3,000 Miles and the Tower of Babel

This past weekend I was able to successfully take my wife's Nissan Cube on a 3,000 mile road trip from New Hampshire to California. Even during the dead of winter, the landscapes visible from a northern route on American interstates was amazing. Perhaps more remarkable, however, was the fact that over 72 hours I was able to drive 1/8th the circumference of the entire earth…and that was even taking time each night to get some sleep.

When I was young, our blue planet seemed so impossibly large…but after traveling across the country last weekend…and around the world other times…no location on our globe seems especially distant. Not necessarily close…but definitely attainable. The boy who so long ago grew up in Canaan, New Hampshire never imagined he'd drive or fly where his older, balder future version has.

Although, in some ways, having the world seem so much smaller is a bit depressing, during my trek it hit me that God created a perfectly-sized world. If getting from point A to point B really was impossible, nobody would attempt it…and humankind would not be able to see just how incredible our Lord's creation is in its myriad different forms across the continents. God gave us something we could achieve and the curiosity that would motivate us to try.

Back in 2004, Guillermo Gonzalez and Jay Wesley Richards came out with a book titled The Privileged Planet: How Our Place in the Cosmos is Designed for Discovery. In it they not only point out how perfectly suited the earth is for life, but:

Centuries of study, amplified by technological tools and innovation, have given rise to an unparalleled knowledge of the world around us. The combination of those preliminary discoveries now gives rise to another: The same rare conditions that have sustained our existence also make possible a stunning array of discoveries about the universe.

There is a purposeful value in this. Because of it, and only because of it, can our aspirations for scientific knowledge and discovery be satisfied. Careful investigation, study, and observation of the natural world ultimately succeed. With enough persistence, the natural world discloses itself to us in ways that we do not, and sometimes cannot, anticipate. Once perceived, the thought creeps up quietly but insistently: The universe, whatever else it is, is designed for discovery. What better mandate could there be for the scientific pursuit of truth? Scientific discovery enjoys a sort of cosmic prestige, but a prestige apparent only to those open to the possibility that the cosmos exists for a purpose (page 311).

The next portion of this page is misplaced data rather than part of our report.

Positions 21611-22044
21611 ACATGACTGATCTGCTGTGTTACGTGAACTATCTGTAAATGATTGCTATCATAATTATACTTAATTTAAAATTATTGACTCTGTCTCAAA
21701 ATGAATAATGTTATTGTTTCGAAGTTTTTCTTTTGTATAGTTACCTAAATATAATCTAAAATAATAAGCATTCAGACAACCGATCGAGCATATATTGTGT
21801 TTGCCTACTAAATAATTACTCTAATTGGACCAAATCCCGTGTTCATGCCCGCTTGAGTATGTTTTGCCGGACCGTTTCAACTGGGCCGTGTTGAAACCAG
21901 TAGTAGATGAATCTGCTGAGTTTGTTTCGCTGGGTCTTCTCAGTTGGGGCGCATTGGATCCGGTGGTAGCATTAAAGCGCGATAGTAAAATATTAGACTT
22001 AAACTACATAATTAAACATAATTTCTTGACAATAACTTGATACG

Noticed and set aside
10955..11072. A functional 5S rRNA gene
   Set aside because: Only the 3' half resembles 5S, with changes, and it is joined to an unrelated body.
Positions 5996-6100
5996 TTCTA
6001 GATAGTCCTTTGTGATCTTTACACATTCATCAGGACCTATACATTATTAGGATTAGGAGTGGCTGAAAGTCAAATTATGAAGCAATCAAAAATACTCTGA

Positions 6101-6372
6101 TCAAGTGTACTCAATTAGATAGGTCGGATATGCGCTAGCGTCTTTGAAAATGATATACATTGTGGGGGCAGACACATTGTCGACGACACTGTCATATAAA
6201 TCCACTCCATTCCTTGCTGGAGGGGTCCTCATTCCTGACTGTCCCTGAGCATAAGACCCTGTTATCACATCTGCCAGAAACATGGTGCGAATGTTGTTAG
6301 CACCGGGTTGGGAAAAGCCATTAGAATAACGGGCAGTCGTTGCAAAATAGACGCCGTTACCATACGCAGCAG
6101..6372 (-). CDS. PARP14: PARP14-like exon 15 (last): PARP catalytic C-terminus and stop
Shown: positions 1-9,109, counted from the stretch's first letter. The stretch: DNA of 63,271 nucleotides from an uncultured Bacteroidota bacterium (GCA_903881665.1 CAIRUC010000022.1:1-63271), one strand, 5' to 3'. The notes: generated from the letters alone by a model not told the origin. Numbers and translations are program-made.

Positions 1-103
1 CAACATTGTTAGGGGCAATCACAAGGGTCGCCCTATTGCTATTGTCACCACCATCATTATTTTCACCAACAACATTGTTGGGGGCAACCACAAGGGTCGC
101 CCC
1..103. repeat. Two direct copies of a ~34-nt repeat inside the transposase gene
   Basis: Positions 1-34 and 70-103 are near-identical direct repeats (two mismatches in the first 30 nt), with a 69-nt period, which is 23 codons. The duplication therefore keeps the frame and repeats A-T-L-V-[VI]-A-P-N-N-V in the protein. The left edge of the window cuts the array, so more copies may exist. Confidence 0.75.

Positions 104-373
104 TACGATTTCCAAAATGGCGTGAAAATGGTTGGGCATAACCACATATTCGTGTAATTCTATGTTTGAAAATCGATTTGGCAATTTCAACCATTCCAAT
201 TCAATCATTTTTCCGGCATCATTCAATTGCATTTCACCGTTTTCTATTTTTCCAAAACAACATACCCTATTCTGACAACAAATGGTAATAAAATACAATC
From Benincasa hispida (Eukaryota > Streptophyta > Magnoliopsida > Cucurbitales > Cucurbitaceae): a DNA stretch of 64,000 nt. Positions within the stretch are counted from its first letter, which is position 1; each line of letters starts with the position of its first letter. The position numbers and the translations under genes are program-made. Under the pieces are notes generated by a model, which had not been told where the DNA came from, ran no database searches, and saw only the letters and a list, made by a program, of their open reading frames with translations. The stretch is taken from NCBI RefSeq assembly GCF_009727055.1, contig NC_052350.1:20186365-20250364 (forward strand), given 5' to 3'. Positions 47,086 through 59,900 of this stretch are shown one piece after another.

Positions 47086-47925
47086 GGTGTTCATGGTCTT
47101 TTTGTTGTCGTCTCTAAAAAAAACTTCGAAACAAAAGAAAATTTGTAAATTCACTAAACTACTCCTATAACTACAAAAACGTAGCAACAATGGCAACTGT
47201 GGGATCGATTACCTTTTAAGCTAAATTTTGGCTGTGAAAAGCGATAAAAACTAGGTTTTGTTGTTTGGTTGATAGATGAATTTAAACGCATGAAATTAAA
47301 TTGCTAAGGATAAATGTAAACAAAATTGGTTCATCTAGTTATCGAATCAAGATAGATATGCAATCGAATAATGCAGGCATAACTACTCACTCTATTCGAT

The italics are theirs: "The universe, whatever else it is, is designed for discovery."

Earlier in the same book (on page 143), they quote Michael Denton, who noted:

Ironically, our relatively peripheral position on the spiral arm of a rather ordinary galaxy is indeed rather fortunate. If we had been stationed in a more central position—say, near the galactic hub—it is likely that our knowledge of the universe of other galaxies, for example, might not have been as extensive.

The universe, whatever else it is, is designed for discovery.

The same God who made driving to California from New Hampshire achievable made knowledge of His creation attainable too. The proper reaction to what we learn should be similar to David's, who in the first four verses of Psalm 19 exclaimed:

The heavens declare the glory of God,
   and the sky above proclaims his handiwork.
Day to day pours out speech,
   and night to night reveals knowledge.
There is no speech, nor are there words,
   whose voice is not heard.
Their voice goes out through all the earth,
   and their words to the end of the world (Psalm 19:1-4a, ESV).

Why did God make knowledge of His creation attainable? Perhaps because in it, if we look with truly open eyes, we will clearly see the Creator behind it. I know that was my reaction…whether looking at the innumerable stars on a crisp, cool winter night with binoculars…or learning about quantum physics in Navy Nuclear Power School. Sadly, that's not everyone's response. Instead we ignore the God behind what we discover and instead behave like our ancestors:

Now the whole earth had one language and the same words. And as people migrated from the east, they found a plain in the land of Shinar and settled there. And they said to one another, "Come, let us make bricks, and burn them thoroughly." And they had brick for stone, and bitumen for mortar. Then they said, "Come, let us build ourselves a city and a tower with its top in the heavens, and let us make a name for ourselves, lest we be dispersed over the face of the whole earth." And the LORD came down to see the city and the tower, which the children of man had built. And the LORD said, "Behold, they are one people, and they have all one language, and this is only the beginning of what they will do. And nothing that they propose to do will now be impossible for them" (Genesis 11:1-6).

Science and communication have put us in the same place as those whose ambition was to build "a tower with its top in the heavens" to "make a name for" themselves. Instead of increasing our faith in (and our faithfulness to) the Author of knowledge, we mix lies with truth to convince people there is no God. The aspiring tower builders were judged, and so will we be:

For what can be known about God is plain to them, because God has shown it to them. For his invisible attributes, namely, his eternal power and divine nature, have been clearly perceived, ever since the creation of the world, in the things that have been made. So they are without excuse (Romans 1:19-20).

We should thank God that He's made so much so attainable…but we should also petition Him for forgiveness given what we do with what we attain…knowledge or otherwise.


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